295m 25m 150m 300m 5. The bunker storage tank is filled with oil up to a height of 6 m. and the pressure at top of oil surface is 34 kPa. A 150 mm discharge pipeline is connected at the bottom of the tank having a length of 135 m. The point of withdrawal is 9 m. below the bottom of the tank and the pipe discharges freely into the oil tanker for disposal to the different industrial plants utilizing oil for their production. Viscosity of oil is 500 centistroke and the oil has a specific gravity of 0.80. Assuming coefficient of discharge C = 0.90. (a) Determine the rate of flow of oil to the tank. (b) Determine the Reynolds number (c) Determine the time to fill up one tanker if it has a capacity of 14 m3.SERIES AND PARALLEL PIPING SYSTEM There are two basic categories of fluid piping systems, the series and parallel. I. Series a. Total HL = hf1 + hf2 + hf3 b. Q1 = Q2 = Q3 II. Parallel a. Total HL = hf1 + hf2 + hf5 b. Q1 = Q5 c. Q1 = Q2 + Q3 + Q4 d. hf2 = hf3 = hf4Problems: 1. Find the pressure drop P1 – P2 across the entire pipeline shown in the figure. The flow rate of water (γ = 9800 N/m3 and v = 1 x 10-6 m2/s) is 0.05 m3/s and the pipe diameter is 100 mm. The elevation difference between points 1 and 2 is 4 m and the total length of the cast iron pipe between points 1 and 2 is 30 m. K90°elbow = 0.75
2. Water (γ = 62.4 lb/ft3 and v = 1.1 x 10-5 ft2/s) is pumped from a tank to another at a rate of 0.25 ft3/s, as shown in the figure. The cast iron pipe has a total length of 300 ft and a diameter of 2 in. If the pump has an efficiency of 80%, determine the horsepower that must be delivered by the electric motor to drive the pump. 50 ft3. The figure below shows a parallel piping system consisting of two identical branches that are located in a horizontal plane; thus ZA = ZB. Lubricating oil enters junction A at a flow rate of 100 gpm (γ = 57 lb/ft3 and v = 1 x 10-3 ft2/s). The flow leaving junction A splits to provide oil to two identical bearings supporting the rotating shaft of a turbine. The loss coefficient K of each bearing is 10. Also the inlet and outlet pipe diameters at junction A and B are equal; thus vA = vB. If the diameter of pipelines 1 and 2 is 1.0 in., determine the: a. Flow rate in each pipeline b. Pressure drop (PA – PB) across the branch network.4. Pipelines 1, 2 and 3 are connected with parallel to each other with pipeline 1 having diameter of 450 mm, 600 m long, pipeline 2, 400 mm diameter and 800 m long and pipeline 3, 500 mm diameter and 700 m long. The 3 pipes carries a combined discharge of 0.86 m 3/s. Assuming f = 0.02 for all pipes. Compute the following: a. Discharge of pipeline 1 b. Discharge of pipeline 2 c. Discharge of pipeline 3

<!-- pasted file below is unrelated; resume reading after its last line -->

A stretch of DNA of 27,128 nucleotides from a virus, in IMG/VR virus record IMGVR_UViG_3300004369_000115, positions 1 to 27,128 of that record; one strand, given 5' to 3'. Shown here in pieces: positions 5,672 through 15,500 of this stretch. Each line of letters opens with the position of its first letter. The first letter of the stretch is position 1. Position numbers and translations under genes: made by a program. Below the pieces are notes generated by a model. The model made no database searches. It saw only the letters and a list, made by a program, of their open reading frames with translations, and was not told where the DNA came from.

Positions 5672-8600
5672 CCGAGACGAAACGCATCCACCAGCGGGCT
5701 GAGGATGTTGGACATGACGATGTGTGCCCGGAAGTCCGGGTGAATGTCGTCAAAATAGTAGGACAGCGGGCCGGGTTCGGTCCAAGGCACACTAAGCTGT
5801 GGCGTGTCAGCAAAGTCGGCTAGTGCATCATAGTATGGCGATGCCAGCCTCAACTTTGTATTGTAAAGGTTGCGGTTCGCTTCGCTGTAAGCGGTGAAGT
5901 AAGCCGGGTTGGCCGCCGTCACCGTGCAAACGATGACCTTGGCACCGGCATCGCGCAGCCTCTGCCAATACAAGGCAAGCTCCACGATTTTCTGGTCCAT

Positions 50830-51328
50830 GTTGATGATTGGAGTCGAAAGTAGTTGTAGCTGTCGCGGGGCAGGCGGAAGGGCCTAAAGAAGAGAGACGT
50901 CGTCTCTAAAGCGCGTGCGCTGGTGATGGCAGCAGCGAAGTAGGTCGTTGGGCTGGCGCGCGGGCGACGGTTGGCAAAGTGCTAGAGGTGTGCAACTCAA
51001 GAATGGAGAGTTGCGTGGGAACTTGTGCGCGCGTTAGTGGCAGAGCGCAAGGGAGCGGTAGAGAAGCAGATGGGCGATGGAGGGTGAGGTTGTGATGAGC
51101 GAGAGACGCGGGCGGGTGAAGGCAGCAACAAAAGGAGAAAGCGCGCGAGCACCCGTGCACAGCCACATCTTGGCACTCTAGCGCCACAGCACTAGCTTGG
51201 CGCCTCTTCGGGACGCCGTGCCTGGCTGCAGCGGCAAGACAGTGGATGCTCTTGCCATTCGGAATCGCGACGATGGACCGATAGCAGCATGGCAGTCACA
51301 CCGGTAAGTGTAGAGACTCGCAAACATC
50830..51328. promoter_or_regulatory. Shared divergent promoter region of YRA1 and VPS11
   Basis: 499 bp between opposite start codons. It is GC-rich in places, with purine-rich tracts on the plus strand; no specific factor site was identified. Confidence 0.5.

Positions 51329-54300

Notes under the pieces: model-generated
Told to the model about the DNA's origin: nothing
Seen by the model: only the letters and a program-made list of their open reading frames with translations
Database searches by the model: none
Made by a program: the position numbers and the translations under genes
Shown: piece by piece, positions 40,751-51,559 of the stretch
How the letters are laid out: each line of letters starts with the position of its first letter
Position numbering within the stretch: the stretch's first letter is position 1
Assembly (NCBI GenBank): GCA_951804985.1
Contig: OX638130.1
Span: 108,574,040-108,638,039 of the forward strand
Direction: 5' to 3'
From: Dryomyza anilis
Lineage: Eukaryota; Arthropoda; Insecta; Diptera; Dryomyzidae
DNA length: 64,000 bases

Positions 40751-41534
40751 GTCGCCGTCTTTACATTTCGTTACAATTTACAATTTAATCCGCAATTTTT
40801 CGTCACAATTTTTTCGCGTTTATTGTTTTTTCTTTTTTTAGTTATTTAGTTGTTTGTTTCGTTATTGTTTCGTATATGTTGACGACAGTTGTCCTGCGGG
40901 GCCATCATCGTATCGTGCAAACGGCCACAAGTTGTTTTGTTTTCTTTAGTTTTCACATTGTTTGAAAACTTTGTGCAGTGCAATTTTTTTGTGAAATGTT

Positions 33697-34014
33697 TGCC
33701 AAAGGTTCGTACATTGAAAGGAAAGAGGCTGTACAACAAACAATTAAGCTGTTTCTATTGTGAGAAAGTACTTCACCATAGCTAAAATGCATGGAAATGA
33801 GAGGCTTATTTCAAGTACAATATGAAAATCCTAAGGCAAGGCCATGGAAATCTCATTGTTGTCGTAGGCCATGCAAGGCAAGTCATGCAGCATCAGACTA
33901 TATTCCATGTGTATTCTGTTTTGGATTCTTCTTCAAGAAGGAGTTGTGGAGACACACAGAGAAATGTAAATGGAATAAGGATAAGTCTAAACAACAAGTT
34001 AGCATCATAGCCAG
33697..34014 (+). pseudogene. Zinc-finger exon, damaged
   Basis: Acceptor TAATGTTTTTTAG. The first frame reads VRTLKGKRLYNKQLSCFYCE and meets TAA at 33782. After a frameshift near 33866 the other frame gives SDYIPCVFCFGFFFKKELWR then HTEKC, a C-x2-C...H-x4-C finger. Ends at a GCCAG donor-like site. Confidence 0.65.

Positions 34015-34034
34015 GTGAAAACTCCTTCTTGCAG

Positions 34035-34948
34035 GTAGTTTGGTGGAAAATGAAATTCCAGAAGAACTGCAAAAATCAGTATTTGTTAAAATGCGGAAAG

FLOW OF GASES IN PIPESAnalysis Technique for Evaluating Pressure Losses in Compressed Air Lines 1. Air is supplied to a small pneumatic hand drill via a flexible hose of ½ inch inside diameter. Included in the line are two 90° elbows, one fully open gate valve, one ball check valve (K L = 2.2), and one line flow tee. The air receiver contains compressed air at 100 psig and a temperature of 80 °F. The rate of air consumption of the drill is 5 scfm. Determine the maximum allowable length of hose that may be used if the drill requires an air pressure of 95 psig. The relative roughness of the hose is 0.002. P1 1SPEED OF SOUND AND MACH NUMBERSpeed of Sound The speed of sound is defined as the rate at which a pressure disturbance propagates in a mediumsuch as a liquid or a gas. The speed of sound is greater in liquid than in a gas. c = speed of sound β = bulk modulus of liquid ρ = density of liquidFor Gasses: k = gas isentropic exponent k = 1.4 for air, hydrogen, nitrogen and oxygen k = 1.3 for carbon dioxide and methane k = 1.66 for helium P = absolute pressure ρ = density of air R = gas constant R = 1716 ft-lbf/lbm - °R = 0.287 KJ/kg – K T = absolute temperatureIsentropic Process P1V1K = P2V2KMach number Mach number (NM) is defined as the velocity (v) of a fluid (or velocity of an object in the fluid)divided by the speed of sound (c) in the same fluid. if NM < 1 Subsonic flow NM = 1 Sonic flow NM > 1 Supersonic flow 1. A commercial jet airliner travels at a speed of 500 mph at an altitude of 35,000 ft where the temperature is -65°F. Determine the Mach number of the airliner.